I managed to finish building the Salad Table (click for construction plans) I had hoped to demonstrate on Monday night in about 4 hours.  I think that the salad table and pots are great options if you want to grow just a little something but don't have space or time to allot to a full-fledged garden.  I think that it will be well worth the minimal effort it took to build and I really am looking forward to having a beautiful and easy to access plot of greens right outside my kitchen door.  Check out the University of Maryland Professor who designed the table showing Martha how it's done on this video.

If you would like some ongoing help with your garden planning and maintenance, check out www.groveg.com.  They have a free trial period during which you may use their software to plan out your garden and get tips on planting.  

We spent the evening exchanging resources, ideas and seeds.  Our gardening goals for the season ranged from the simple "I wanna grow stuff" to the ambitious "retro-fitting the front yard for veggies."  No matter where we are in our gardening path, I hope that we all get the reward of at least one yummy veggie by summer's end.  Please post any tips or questions you encounter on the email loop as they come up. Thanks to Kimberly N. for bringing seeds to exchange I had been wishing I had bought this year.  I am excited about mini persian pickles and sweet peppers.  It was great to see faces that we know through the email loop but had never met in person.  We hope that you can all make it to a meeting soon!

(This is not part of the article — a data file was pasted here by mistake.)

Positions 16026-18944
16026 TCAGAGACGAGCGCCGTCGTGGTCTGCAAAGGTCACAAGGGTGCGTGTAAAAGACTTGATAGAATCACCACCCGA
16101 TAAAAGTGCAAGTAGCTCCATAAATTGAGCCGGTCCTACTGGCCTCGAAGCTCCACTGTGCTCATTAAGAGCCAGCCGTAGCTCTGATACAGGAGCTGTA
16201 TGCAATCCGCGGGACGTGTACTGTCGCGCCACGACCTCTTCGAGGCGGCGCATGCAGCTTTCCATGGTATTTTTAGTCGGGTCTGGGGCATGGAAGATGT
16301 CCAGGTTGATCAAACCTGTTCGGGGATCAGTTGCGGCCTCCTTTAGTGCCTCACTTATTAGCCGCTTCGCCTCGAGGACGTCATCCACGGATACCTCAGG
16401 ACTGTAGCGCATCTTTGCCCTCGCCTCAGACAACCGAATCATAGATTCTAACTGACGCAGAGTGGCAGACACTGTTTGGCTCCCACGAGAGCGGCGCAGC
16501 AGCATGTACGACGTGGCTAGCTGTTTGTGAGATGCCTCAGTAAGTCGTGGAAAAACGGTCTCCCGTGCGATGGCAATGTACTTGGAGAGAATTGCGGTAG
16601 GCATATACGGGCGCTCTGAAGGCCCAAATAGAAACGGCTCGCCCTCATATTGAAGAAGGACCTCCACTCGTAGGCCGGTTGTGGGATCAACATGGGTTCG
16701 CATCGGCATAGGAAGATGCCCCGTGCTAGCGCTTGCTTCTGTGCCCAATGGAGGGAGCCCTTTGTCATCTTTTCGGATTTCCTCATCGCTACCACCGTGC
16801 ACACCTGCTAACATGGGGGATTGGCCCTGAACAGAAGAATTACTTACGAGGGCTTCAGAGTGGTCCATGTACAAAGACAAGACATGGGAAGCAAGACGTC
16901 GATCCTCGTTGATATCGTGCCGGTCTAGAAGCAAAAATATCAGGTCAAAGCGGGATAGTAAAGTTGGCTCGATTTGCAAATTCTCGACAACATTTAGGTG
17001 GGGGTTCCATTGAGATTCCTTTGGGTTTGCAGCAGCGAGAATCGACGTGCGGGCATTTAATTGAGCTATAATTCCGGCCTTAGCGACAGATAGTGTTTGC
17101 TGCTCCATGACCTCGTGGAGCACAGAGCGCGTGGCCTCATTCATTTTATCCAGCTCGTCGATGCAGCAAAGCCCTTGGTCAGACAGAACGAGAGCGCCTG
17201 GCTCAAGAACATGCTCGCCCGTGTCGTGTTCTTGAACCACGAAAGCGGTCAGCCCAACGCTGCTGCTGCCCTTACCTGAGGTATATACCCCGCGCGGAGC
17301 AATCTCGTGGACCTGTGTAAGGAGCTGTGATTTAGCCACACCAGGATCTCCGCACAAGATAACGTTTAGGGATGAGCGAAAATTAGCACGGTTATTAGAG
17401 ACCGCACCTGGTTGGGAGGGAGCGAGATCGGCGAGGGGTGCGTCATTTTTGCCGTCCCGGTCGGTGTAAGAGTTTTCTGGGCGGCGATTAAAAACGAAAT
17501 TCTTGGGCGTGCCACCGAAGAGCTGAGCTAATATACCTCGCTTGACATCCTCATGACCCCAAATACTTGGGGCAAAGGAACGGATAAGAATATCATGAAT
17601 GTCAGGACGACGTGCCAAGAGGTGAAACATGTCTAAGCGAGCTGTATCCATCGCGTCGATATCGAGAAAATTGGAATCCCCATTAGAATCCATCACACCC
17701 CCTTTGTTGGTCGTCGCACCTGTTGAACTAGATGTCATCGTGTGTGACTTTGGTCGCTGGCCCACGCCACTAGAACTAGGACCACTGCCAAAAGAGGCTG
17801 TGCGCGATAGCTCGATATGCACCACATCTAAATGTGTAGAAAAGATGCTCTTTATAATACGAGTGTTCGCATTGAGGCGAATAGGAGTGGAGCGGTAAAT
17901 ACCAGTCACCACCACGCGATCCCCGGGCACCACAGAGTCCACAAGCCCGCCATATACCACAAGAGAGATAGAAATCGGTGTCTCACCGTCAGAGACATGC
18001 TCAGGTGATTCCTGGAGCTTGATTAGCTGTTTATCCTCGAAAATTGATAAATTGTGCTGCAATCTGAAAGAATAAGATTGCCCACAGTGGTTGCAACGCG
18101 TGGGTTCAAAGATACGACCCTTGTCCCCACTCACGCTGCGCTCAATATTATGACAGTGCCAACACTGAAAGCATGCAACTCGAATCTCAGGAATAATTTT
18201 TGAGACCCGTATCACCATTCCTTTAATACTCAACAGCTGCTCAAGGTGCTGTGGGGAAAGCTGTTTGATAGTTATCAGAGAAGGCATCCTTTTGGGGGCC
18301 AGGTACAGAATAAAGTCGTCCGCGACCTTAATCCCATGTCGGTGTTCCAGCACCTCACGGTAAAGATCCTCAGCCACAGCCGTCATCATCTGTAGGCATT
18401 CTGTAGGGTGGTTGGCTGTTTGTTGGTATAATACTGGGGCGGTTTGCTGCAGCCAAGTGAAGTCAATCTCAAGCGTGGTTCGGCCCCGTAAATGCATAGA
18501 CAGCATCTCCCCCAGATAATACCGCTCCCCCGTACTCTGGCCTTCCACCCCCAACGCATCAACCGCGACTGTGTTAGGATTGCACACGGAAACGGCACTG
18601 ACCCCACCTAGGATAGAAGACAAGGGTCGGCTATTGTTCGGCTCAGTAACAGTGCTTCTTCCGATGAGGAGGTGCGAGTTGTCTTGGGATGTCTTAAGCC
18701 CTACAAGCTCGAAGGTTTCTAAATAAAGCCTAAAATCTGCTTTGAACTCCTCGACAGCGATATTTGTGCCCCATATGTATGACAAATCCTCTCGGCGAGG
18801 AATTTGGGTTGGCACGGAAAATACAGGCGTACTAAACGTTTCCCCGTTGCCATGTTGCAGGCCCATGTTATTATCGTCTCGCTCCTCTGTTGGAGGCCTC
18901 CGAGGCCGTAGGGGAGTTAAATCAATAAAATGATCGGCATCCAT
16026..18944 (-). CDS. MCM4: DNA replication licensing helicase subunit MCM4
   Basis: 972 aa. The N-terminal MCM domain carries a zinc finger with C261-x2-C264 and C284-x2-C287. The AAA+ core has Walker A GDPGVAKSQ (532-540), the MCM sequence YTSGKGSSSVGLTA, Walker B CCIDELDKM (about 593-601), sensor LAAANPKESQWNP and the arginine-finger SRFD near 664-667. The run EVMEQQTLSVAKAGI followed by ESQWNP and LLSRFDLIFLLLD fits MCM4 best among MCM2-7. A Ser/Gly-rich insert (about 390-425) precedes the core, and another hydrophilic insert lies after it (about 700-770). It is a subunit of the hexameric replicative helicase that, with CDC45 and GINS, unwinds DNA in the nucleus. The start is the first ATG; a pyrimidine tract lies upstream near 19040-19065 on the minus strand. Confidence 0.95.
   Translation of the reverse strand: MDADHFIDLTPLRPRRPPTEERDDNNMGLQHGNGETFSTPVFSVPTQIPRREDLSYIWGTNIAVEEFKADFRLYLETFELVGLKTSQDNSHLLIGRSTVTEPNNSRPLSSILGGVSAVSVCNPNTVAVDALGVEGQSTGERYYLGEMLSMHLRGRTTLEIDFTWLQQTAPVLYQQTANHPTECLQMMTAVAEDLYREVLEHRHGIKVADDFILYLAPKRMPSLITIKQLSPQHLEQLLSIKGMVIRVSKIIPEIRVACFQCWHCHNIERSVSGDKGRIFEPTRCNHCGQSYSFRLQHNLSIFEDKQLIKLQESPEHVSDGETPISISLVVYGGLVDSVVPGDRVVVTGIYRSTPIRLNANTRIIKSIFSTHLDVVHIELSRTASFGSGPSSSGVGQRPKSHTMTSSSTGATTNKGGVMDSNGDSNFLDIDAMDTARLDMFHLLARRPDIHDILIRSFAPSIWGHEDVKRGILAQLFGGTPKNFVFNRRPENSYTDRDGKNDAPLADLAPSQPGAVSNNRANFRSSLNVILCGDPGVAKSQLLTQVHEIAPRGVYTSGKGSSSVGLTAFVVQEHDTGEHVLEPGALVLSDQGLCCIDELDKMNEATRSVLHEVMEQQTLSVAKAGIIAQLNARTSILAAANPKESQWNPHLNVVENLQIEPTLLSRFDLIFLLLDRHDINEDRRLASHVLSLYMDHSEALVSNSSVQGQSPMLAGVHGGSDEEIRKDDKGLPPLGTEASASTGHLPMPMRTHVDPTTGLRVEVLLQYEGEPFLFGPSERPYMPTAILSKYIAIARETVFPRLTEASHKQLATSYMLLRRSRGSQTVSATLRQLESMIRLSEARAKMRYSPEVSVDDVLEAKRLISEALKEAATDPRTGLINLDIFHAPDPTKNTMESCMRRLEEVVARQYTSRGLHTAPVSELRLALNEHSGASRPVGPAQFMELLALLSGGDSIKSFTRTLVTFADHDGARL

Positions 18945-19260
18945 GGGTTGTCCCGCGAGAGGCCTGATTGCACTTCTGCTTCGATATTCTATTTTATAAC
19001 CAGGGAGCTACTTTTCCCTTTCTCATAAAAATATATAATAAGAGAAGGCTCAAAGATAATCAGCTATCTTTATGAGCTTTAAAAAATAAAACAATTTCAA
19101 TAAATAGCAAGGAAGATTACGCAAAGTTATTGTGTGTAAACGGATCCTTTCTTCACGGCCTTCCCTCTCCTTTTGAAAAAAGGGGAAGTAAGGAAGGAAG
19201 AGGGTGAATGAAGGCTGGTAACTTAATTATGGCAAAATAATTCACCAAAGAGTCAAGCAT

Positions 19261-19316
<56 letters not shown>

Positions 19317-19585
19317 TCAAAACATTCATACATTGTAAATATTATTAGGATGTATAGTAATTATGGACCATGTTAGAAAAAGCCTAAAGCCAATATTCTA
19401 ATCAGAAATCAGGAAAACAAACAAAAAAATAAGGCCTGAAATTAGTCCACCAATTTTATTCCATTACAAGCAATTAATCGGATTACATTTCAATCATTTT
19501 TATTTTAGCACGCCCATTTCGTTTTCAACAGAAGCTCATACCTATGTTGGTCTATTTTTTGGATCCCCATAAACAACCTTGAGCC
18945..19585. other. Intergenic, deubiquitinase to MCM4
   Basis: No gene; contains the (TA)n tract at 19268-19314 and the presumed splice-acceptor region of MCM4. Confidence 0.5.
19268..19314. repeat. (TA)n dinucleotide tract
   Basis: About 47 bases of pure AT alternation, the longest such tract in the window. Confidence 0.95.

Happy Gardening!


Friday, February 26, 2010

March Monthly Meeting: Vegetable Garden Planning

We have had several requests that we get together and plan our vegetable gardens for the springtime, so let's do it!

March is the perfect time to start our seeds and prepare our beds for the season.  We'll let you know about a wonderful program in San Jose that helps new gardeners get started growing their own fresh, organic vegetables as well as a demonstration on how to make your own salad table for growing greens outside your kitchen door. General discussion on what works and doesn't in the bay area and tips for gardening in small spaces.

If you are a seasoned gardener, bring ideas and resources to share.
If anyone wants to swap seeds, bring your extras and we can exchange. You can't beat your own yard for eating locally! 

When:  Tuesday, March 2nd, 7:00 p.m.

Where:  Rozenhart Family Chiropractic
              4620-B Meridian Avenue
              San Jose, CA 95124

Wednesday, January 27, 2010

Free Screening of the Documentary, "Food, Inc"

Holistic Moms Network of San Jose Presents
a free screening of
"Food, Inc."

Please join us for the screening followed by a discussion of the film!  Please note that we are holding the screening at a different location than our monthly meetings.  We have secured the community room at the Cambrian Branch of the San Jose Public Library (1780 Hillsdale Avenue, San Jose)